English Feature #7-36911 Broadcast November 11, 2002
In the last decade, the Washington metropolitan area has become a magnet for new immigrants. A study shows that between 1990 and 1998, 250,000 immigrants from 193 countries settled in the nation’s capital and its suburbs. Today on New American Voices, we visit a high school in the ethnically diverse suburb of South Arlington, Virginia, that helps immigrants from various countries make a transition to life in America.
Columbia Pike is a busy commercial and residential corridor in South Arlington, leading south from the Potomac River and the Pentagon parking lots. It cuts through one of the Washington metropolitan area’s most diverse communities. Supermarkets offer Asian, latino and middle-eastern products; hair stylists in one local beauty salon speak seven different languages to cater to their multi-ethnic clientele; the restaurants that dot the street provide a wide and varied sampling of cuisines: Cambodian, Salvadorian, Vietnamese, Mexican, Peruvian, Bolivian, Thai.
A low yellow-brick building on Columbia Pike houses the Arlington Mill High School Continuation Program -- a high school that tailors its teaching style to the needs of its students. Dreama Frisk teaches American history here to students drawn from the area, including many from the immigrant populations of the Columbia Pike corridor.
“We have 20 students per period, and they range from Central and South America to the Middle East – we have a number of Moroccan students, students from Bangladesh, from Pakistan, and we have African countries also represented. I have a student from Equatorial Guinea, I’ve had students from Angola and now from Sudan.”
One of Mrs. Frisk’s students is Wol, one of the so-called “Lost Boys of Sudan”, a large group of orphaned young men of whom about 300 were resettled in the United States last year from the Kakuma refugee camp in Kenya, where they grew up. Wol, who is 21, is very tall, very black, and very determined to take advantage of the opportunities offered him here.
“When I came here people really treated me nicely, because it’s not the same like where I came from, you know. My expectation is to get an education here and to go back and help my people, you know. I want to study [to be a] medical assistant. I am quite sure that I will achieve it.”
While attending classes at Arlington Mill High School – which, as an Arlington County public school, is free of charge, Wol has to work to support himself. One of his jobs is as a taxi dispatcher at a Washington area airport. He shares a rented apartment with three friends, also refugees from Sudan. Wol says that, for the time being, life is not easy for him.
“The most difficulty is – here, it’s different, you know, to go to school and at the same time you go to work, and you have to share all these things, and you have to make your time, to go to school, and to come back, and to go to sleep. That’s the most difficult, you know. There’s so much to do.”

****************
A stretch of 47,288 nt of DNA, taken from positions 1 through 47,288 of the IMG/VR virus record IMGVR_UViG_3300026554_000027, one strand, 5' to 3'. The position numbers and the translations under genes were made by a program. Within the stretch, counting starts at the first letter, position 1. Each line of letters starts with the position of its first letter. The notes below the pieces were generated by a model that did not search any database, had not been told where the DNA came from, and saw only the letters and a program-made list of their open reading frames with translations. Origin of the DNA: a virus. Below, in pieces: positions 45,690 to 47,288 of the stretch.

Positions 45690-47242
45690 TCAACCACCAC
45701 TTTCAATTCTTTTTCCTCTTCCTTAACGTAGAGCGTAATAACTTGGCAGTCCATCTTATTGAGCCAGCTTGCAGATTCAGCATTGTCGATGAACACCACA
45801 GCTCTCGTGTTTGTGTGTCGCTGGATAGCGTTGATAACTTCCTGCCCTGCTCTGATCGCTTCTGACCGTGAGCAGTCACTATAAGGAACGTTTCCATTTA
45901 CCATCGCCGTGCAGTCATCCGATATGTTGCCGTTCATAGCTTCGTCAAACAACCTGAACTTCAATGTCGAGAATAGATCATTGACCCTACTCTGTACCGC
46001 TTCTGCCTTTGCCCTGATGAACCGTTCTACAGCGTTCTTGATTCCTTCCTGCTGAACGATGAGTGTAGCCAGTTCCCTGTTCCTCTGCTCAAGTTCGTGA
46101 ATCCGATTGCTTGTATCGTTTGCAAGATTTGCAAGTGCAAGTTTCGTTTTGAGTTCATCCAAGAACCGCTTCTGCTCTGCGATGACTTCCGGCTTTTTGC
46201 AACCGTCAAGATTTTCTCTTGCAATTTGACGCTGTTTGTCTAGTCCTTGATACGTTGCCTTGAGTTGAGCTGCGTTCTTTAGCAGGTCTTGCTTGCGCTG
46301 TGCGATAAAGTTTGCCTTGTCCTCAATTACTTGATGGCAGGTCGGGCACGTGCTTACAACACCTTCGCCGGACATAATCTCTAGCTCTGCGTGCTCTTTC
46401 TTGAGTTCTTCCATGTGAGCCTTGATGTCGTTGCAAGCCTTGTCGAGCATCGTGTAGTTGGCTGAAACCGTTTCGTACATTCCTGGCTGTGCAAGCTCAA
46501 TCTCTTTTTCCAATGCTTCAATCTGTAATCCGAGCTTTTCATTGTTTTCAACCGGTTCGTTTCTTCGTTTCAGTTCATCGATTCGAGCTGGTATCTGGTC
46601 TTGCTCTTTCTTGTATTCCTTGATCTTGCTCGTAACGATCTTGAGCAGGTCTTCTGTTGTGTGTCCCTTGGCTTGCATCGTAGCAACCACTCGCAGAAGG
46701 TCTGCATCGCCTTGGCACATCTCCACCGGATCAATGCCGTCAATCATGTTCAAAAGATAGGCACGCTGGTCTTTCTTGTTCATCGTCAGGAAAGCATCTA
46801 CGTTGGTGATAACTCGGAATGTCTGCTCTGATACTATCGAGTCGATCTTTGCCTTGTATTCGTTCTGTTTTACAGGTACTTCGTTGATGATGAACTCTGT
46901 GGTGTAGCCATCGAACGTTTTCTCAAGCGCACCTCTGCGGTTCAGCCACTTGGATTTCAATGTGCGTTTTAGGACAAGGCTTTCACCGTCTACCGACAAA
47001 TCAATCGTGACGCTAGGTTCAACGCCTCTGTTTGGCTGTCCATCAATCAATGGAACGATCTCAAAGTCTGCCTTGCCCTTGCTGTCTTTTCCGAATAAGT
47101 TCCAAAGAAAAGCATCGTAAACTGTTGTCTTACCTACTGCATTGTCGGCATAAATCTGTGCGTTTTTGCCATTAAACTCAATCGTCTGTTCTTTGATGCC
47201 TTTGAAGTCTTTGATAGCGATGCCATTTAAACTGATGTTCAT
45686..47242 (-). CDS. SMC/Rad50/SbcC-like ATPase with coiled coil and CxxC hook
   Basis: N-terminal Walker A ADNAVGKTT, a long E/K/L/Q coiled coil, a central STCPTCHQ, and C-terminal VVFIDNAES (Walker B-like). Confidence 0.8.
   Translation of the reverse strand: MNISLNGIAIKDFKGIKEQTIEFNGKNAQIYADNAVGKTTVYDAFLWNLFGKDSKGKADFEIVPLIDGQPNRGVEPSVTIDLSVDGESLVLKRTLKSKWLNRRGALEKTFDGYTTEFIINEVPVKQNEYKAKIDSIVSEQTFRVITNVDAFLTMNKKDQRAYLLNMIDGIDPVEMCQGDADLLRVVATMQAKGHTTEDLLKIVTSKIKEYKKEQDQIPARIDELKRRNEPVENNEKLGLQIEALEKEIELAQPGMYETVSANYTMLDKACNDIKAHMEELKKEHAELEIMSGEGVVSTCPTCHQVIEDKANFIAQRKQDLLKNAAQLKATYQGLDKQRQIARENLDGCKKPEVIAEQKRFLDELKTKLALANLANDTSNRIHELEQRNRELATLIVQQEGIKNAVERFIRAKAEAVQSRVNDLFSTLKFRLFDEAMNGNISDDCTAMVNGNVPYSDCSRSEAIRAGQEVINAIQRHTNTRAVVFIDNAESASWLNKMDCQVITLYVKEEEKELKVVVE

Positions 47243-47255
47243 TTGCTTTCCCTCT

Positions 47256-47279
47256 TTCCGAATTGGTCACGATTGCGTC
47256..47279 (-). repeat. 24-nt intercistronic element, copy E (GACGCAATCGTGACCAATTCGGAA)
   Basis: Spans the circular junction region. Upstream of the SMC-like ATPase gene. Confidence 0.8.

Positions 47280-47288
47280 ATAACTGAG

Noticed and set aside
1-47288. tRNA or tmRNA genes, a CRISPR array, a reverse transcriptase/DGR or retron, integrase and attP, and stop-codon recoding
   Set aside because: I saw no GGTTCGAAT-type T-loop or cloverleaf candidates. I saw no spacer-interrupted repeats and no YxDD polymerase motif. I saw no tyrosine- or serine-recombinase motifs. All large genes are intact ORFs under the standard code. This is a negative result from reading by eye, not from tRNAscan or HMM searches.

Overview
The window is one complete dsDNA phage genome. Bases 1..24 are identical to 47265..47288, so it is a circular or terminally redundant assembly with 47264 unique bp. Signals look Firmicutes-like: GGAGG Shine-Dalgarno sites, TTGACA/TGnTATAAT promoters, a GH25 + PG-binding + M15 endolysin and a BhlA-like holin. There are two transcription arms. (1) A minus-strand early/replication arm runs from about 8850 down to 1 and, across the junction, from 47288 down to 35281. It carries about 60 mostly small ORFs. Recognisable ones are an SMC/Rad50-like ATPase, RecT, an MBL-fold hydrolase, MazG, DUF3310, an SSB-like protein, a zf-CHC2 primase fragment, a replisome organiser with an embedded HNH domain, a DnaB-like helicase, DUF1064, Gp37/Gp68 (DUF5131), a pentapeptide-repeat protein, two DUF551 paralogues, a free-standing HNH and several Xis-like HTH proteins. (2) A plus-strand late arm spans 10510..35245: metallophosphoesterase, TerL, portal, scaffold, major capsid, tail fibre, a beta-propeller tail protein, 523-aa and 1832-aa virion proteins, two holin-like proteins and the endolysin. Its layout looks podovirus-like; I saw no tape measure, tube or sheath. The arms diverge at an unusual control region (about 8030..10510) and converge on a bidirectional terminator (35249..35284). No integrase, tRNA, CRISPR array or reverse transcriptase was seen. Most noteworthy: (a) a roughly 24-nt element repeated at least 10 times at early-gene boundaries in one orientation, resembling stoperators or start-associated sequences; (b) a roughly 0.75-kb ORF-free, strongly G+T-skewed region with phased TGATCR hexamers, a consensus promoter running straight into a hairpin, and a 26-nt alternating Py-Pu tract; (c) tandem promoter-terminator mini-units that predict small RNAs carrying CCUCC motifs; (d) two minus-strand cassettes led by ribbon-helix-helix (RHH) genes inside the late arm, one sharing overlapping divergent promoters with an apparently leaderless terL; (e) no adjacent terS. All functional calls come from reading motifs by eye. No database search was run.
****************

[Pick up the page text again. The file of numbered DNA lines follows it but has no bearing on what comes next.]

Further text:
Another one of Dreama Frisk’s students is Glinda Morales. Mrs. Morales is 22 and the mother of three children, ages six, two and one. She immigrated to the United States with her husband, a hospital worker, four years ago. She finds that where she lives now is not all that different from her native El Salvador.
“Like here in Arlington is like when I lived in San Miguel in my country, is almost the same. Not the people, because the language is different and here there are a lot of different cultures, but in my country we have almost the same streets, and malls…”
Like Wol, Glinda is determined to use education as a key to opening the door to her future. She wants to go on to nursing school. In the meantime, there is much that she enjoys about Arlington Mill high school.
“Oh, the teachers, because we have the best teacher of U.S. history and world history. She’s nice, because she lets us express what we think, and she cares about us. Personally, I like to ask questions, and I like to learn. My English is not really good, but I’m trying to learn more.”
Dreama Frisk says that Glinda Morales’s attitude is typical of the immigrant students at Arlington Mill school. Most are desperate to learn English, she says, and most work very hard, so that after graduating they can enroll in college. But they also bring with them knowledge and experiences that Mrs. Frisk tries to weave into her history lessons.
“Over the years I’ve discovered that our students bring with them a lot of information. They’ve lived through wars, revolutions, changes of their government, and I try to use that knowledge to connect it to what has happened in U.S. history. And as long as they see that they are connected, then it makes it easier for them to learn.”
Next week we’ll visit another class at Arlington Mill high school, where Thomas Levay, himself the son of immigrants from Hungary and Peru, teaches math to students from Latin America, Asia and the Middle East.